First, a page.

A Unique Geological Feature of Distant Hill
A metaconglomerate is a metamorphic rock composed of pebbles and gravel that have been flattened due to directed pressure. Sometimes, strongly directed metamorphism results in a stretched-pebble conglomerate.
The parent rock for a metaconglomerate is a sedimentary rock conglomerate. The rock forms from large, rounded sediment grains such as pebbles and cobbles deposited by a stream. If the sedimentary deposit becomes buried, compaction and cementation occur forming conglomerate rock. If burial continues to great depth, the pebbles and cobbles become flattened from the pressure. In some cases the pebbles may become stretched from linear movement.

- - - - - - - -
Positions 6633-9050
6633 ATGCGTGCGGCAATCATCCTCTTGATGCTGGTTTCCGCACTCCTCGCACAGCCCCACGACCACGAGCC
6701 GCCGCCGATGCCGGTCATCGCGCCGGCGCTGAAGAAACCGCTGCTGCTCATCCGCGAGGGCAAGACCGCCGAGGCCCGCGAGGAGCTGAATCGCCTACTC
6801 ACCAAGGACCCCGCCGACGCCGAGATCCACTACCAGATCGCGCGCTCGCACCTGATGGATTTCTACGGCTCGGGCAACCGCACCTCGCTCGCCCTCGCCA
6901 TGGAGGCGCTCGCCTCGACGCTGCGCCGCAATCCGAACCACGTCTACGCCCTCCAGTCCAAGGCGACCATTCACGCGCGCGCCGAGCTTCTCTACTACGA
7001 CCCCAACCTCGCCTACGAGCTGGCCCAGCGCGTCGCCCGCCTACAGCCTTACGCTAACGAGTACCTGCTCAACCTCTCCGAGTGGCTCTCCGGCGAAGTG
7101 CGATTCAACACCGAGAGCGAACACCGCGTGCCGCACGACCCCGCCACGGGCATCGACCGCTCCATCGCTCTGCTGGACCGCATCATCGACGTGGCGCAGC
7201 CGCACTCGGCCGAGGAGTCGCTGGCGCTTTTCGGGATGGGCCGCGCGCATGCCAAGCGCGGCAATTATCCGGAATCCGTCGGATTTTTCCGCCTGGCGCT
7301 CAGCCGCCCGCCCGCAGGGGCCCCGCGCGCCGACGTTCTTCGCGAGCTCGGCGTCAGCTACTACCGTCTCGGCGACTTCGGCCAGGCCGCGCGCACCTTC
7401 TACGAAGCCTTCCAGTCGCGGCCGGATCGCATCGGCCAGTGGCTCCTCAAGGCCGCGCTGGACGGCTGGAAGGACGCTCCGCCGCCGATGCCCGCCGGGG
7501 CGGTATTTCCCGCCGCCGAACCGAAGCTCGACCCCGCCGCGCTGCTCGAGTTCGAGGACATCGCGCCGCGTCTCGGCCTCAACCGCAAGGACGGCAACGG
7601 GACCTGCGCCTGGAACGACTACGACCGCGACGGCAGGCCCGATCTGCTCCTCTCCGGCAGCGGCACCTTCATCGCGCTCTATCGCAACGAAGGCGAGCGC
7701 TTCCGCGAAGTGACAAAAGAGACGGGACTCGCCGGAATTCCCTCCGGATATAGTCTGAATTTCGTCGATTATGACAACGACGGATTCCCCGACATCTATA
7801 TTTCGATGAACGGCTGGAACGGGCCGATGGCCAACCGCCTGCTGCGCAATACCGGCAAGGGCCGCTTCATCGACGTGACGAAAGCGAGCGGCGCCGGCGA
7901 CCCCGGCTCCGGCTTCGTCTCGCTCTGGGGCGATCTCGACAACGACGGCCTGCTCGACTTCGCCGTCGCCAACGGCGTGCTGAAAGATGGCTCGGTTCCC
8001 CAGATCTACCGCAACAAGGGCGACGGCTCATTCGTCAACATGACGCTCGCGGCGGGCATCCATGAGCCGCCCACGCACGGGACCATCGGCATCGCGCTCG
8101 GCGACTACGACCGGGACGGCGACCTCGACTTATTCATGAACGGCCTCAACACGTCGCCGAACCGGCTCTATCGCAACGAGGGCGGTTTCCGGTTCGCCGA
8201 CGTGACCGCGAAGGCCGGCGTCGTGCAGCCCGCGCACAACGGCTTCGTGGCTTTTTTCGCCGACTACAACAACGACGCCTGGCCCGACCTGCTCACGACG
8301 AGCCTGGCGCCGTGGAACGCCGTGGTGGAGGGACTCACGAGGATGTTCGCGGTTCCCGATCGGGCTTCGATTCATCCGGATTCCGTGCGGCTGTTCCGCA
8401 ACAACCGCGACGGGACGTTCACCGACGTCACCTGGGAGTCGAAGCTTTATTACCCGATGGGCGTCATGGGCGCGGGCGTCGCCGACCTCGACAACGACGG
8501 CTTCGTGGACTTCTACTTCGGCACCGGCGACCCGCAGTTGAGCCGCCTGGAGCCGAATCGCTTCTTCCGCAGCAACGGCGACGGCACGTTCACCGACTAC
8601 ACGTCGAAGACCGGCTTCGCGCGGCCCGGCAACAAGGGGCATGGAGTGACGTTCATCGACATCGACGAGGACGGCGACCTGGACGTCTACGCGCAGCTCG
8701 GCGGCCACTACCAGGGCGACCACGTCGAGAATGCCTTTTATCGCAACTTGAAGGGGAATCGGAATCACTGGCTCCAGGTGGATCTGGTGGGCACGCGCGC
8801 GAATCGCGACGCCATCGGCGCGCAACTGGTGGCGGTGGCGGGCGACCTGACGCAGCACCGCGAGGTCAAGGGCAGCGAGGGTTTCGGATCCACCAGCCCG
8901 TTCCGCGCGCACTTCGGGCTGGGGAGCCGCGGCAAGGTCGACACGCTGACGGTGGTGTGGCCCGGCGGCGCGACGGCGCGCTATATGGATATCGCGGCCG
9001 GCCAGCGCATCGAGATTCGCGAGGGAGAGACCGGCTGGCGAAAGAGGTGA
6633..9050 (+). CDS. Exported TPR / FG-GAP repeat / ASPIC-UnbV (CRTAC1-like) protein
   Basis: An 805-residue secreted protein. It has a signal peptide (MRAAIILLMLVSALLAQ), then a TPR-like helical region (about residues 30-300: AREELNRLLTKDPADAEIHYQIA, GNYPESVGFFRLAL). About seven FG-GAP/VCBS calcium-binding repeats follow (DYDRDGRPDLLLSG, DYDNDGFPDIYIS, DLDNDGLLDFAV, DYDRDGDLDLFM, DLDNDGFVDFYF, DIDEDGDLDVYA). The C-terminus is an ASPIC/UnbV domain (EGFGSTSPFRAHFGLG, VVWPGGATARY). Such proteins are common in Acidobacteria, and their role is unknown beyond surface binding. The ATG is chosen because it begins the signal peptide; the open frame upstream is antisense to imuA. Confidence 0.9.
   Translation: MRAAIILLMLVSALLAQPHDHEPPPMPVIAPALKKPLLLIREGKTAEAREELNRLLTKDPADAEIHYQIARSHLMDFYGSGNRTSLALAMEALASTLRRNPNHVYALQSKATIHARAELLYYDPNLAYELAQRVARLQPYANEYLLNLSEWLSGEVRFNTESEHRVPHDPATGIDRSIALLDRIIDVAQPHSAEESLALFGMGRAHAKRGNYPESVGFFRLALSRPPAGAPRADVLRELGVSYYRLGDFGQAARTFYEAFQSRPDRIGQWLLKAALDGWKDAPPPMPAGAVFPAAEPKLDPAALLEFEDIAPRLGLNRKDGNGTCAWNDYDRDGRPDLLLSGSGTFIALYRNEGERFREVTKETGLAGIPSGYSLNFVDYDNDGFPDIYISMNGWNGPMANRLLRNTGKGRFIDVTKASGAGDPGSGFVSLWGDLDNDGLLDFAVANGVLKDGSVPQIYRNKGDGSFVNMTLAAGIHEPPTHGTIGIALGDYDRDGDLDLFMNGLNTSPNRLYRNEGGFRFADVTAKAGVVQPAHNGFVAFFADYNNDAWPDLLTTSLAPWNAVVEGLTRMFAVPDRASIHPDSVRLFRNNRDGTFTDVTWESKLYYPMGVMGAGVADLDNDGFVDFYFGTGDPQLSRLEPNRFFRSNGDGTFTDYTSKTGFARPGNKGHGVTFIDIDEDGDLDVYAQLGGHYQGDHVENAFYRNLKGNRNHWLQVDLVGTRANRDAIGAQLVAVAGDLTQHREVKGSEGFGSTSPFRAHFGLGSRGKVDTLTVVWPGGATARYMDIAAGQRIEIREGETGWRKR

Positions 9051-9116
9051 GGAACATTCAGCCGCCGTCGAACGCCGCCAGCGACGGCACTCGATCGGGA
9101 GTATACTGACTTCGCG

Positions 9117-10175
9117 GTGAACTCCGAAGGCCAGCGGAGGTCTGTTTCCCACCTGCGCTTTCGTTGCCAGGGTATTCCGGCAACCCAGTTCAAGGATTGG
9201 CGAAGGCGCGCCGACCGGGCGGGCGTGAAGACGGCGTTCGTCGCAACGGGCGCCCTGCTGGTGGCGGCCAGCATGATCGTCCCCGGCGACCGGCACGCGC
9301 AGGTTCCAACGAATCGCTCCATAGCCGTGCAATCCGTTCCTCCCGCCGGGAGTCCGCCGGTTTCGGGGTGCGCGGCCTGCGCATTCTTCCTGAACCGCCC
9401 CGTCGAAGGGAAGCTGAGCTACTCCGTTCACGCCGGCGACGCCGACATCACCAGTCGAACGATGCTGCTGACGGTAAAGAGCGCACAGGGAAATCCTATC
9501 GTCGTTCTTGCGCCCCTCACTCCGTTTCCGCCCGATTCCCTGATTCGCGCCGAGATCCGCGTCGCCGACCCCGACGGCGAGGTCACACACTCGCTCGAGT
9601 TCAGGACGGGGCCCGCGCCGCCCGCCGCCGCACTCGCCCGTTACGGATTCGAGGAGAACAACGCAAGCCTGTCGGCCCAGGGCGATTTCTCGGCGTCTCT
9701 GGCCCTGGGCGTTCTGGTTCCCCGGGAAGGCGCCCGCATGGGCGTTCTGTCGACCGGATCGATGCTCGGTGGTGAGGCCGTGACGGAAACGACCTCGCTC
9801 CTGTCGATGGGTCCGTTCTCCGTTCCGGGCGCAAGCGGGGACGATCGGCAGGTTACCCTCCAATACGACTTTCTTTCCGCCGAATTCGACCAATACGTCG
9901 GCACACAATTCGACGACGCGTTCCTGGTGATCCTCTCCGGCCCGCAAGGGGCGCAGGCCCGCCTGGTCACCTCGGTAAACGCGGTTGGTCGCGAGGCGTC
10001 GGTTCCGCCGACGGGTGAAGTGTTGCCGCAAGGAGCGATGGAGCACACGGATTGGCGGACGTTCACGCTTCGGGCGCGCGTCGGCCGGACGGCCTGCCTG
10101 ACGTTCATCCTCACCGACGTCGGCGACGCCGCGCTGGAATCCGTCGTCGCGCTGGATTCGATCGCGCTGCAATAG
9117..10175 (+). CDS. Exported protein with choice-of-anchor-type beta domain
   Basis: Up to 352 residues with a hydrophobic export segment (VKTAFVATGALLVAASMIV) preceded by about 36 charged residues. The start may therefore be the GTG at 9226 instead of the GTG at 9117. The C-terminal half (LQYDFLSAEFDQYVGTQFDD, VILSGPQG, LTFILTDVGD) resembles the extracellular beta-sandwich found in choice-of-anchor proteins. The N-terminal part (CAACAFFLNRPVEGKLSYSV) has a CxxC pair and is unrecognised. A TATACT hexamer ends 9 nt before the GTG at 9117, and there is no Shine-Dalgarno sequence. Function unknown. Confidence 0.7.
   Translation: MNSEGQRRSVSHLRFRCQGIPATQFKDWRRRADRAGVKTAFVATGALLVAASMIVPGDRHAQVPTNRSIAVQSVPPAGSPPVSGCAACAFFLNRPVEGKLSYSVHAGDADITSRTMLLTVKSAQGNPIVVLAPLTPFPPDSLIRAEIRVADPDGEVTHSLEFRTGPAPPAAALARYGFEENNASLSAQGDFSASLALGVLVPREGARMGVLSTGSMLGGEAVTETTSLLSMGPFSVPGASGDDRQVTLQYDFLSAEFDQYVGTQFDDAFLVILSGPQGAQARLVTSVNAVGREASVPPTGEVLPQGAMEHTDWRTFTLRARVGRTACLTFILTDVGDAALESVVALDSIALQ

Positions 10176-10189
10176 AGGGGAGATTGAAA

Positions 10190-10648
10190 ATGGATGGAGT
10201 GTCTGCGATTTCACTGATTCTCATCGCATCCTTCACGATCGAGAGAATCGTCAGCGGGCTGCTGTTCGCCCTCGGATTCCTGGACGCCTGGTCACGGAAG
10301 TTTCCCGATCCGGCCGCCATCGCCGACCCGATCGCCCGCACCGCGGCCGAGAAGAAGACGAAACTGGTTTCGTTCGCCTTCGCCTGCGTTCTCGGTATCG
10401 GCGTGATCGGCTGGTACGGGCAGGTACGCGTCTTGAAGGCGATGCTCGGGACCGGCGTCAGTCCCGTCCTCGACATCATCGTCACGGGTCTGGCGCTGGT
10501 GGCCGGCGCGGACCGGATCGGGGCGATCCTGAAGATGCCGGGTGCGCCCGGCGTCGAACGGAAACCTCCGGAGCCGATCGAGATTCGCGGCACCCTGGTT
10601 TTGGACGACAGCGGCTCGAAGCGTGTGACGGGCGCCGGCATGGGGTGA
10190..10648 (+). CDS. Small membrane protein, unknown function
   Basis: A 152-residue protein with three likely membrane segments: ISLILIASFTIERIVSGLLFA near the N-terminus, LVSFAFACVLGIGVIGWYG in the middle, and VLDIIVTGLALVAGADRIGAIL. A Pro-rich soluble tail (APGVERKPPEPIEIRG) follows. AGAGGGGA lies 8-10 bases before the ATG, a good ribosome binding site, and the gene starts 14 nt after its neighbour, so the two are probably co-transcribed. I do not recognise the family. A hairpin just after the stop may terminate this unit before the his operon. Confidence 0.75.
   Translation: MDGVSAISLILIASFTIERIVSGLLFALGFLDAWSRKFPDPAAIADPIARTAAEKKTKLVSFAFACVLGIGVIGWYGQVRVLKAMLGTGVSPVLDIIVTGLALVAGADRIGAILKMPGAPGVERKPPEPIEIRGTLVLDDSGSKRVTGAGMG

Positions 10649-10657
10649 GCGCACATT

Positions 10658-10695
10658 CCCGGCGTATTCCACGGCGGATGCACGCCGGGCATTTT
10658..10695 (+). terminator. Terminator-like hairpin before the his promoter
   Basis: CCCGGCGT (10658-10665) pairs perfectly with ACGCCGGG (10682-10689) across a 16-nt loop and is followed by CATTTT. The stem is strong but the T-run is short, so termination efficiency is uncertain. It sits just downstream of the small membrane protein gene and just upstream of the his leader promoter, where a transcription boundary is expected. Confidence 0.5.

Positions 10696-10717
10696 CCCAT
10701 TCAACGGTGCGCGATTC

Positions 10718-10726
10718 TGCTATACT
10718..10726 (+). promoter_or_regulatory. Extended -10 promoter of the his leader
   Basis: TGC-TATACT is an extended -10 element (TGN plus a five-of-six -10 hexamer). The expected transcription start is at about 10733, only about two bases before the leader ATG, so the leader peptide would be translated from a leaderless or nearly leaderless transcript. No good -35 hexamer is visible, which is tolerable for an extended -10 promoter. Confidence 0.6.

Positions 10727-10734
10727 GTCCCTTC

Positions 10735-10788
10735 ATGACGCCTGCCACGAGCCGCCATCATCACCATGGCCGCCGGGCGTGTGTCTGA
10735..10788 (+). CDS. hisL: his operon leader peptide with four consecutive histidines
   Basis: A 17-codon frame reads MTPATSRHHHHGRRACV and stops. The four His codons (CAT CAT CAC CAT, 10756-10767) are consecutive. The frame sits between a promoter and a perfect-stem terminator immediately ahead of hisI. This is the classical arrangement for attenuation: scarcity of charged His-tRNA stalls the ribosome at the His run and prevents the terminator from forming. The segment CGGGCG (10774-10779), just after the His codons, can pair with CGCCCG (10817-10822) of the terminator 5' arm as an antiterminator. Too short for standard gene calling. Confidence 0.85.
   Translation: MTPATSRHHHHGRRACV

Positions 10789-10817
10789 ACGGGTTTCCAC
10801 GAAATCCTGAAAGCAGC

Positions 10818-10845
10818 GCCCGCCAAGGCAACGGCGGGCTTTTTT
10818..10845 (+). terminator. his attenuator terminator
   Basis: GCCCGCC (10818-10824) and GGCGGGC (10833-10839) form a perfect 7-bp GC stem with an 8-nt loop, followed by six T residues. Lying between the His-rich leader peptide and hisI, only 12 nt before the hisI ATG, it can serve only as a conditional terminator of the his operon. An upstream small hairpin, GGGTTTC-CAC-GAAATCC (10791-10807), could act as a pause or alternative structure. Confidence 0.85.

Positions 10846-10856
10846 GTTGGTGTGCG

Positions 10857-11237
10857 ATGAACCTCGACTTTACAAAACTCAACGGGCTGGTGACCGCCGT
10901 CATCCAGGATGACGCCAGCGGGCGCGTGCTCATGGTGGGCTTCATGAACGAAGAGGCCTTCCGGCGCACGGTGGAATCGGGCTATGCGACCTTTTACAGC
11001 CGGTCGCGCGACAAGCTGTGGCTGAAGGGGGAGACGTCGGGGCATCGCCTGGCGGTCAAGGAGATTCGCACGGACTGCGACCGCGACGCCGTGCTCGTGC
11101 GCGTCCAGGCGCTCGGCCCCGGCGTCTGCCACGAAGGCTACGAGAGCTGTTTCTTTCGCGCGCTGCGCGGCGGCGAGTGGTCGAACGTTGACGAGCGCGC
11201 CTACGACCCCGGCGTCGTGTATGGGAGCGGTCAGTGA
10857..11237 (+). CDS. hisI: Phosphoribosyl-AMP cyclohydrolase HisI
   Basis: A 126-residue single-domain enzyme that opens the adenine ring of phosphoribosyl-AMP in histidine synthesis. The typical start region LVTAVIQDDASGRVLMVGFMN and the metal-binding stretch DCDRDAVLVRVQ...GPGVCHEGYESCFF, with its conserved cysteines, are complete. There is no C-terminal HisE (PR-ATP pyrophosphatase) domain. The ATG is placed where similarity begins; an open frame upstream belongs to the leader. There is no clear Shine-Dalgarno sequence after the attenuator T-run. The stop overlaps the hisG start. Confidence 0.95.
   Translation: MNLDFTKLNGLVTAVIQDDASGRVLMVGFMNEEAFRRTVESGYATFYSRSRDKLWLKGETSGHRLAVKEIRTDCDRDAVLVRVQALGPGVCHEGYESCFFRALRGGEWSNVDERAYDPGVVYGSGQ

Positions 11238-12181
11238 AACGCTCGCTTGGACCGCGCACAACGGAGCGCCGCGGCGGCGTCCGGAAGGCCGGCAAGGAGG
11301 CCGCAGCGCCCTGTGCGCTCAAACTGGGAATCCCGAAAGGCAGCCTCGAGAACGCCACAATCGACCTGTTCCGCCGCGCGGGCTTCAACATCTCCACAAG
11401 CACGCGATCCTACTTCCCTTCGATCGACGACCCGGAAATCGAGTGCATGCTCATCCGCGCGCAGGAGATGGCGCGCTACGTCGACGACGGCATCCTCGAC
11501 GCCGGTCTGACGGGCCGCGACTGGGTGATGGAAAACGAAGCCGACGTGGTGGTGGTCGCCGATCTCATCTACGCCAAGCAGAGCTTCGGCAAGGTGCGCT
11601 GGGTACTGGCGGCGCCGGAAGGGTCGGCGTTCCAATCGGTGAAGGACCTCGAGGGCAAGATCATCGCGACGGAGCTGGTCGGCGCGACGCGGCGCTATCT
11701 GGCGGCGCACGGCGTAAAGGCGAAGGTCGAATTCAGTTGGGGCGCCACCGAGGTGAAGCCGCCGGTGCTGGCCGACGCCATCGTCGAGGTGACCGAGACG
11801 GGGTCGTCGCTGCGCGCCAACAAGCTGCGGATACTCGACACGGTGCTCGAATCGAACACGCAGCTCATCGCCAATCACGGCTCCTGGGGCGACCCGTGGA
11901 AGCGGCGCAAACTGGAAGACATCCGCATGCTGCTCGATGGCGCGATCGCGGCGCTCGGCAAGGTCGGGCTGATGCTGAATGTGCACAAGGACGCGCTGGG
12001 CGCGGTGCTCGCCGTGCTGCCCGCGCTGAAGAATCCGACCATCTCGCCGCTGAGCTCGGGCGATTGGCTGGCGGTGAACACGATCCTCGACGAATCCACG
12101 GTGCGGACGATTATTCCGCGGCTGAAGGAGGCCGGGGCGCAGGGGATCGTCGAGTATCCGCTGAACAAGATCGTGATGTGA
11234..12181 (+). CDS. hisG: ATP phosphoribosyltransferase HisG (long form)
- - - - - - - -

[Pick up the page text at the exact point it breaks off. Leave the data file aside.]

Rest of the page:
Most metamorphic rocks form at a depth of 25 to 50 miles (40-100 km) where pressures are 10,000 to 30,000 times greater than at the surface.
Metaconglomerates are considered high-grade metamorphic rock, meaning they formed at a temperature of greater than 1000°F (≈600°C).
Occasionally stretched pebble metaconglomerates may work their way up to the surface of the earth, as is the case with these unique outcroppings here at Distant Hill Gardens in Walpole, New Hampshire, USA.